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California’s Future: Corrections

Summary

California has reversed a decades-long trend of explosive growth in the state prison population that led to severe over­crowding. The population has dropped dramatically since the state enacted public safety realignment in 2011, after the US Supreme Court upheld a federal mandate to ease prison overcrowding. Realignment shifted responsibility for many non-serious, non-violent, and non-sexual offenders to county jail and probation systems. The reform cut the prison population by about 27,400 in its first year, while increasing the jail population. Two voter initiatives further trimmed the prison population and/or eased jail crowding: Proposition 36 (2012) revised California’s three-strikes law and Proposition 47 (2014) reclassified some drug and property felonies as misdemeanors. Altogether, these reforms have reduced the prison population by about 42,300 inmates (or 24%) from its peak in 2006 and significantly lessened the state’s overall reliance on incarceration.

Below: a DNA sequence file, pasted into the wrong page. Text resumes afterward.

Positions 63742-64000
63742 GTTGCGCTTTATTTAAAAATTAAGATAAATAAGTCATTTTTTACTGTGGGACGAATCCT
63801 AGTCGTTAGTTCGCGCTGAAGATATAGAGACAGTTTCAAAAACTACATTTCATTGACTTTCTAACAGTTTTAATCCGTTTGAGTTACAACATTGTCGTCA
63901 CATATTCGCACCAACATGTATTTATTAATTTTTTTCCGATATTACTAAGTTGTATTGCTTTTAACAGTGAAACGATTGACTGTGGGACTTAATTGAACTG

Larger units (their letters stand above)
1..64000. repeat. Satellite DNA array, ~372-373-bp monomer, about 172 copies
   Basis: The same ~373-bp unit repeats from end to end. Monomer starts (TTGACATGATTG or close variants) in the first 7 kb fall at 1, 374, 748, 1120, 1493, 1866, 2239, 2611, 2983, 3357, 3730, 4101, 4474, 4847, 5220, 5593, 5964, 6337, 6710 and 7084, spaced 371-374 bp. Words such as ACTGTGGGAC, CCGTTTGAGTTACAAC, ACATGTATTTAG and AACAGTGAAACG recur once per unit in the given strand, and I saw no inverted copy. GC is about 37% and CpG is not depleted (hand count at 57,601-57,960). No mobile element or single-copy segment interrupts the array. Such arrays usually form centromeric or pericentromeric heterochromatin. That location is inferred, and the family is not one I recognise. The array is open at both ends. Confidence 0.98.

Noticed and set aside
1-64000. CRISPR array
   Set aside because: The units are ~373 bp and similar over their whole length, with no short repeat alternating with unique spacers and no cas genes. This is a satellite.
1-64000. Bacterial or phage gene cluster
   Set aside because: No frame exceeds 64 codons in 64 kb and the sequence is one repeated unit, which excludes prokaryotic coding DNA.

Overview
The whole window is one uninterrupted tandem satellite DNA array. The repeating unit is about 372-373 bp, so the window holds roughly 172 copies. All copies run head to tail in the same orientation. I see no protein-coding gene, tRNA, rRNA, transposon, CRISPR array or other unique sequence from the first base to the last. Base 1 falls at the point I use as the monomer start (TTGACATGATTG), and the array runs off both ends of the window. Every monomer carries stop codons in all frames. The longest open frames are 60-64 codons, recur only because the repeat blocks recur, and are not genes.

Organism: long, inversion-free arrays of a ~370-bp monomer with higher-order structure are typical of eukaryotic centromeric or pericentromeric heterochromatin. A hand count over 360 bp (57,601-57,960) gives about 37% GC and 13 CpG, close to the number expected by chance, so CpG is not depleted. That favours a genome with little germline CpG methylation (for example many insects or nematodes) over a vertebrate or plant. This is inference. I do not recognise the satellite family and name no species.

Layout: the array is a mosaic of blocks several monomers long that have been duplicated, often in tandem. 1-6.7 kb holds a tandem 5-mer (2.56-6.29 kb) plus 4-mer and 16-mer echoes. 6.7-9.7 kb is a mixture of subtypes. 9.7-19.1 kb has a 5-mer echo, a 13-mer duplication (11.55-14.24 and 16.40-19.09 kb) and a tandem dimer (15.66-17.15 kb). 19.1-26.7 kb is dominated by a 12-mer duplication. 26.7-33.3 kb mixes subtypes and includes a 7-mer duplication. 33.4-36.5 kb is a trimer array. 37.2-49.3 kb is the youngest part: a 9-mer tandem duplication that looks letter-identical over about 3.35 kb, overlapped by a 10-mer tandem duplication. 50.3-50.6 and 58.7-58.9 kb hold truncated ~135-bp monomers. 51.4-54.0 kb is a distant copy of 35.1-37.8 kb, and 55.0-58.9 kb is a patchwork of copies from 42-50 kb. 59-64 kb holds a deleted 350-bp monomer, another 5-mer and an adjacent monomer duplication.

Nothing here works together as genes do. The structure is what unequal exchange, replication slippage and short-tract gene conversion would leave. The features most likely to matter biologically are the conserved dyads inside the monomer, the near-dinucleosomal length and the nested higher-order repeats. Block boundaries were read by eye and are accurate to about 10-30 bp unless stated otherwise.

Statewide violent and property crime rates are roughly where they were when California began implementing these reforms. However, corrections spending remains high, as do rearrest and reconviction rates. Ongoing equity issues need attention. And, as county jail systems continue to adjust to their new responsibilities, identifying and implementing cost-effective programming and services should be a high priority.


This publication is part of a briefing kit that highlights our state’s most pressing long-term policy challenges in 11 key areas:

We gratefully acknowledge the support of the PPIC Corporate Circle and the PPIC Donor Circle.

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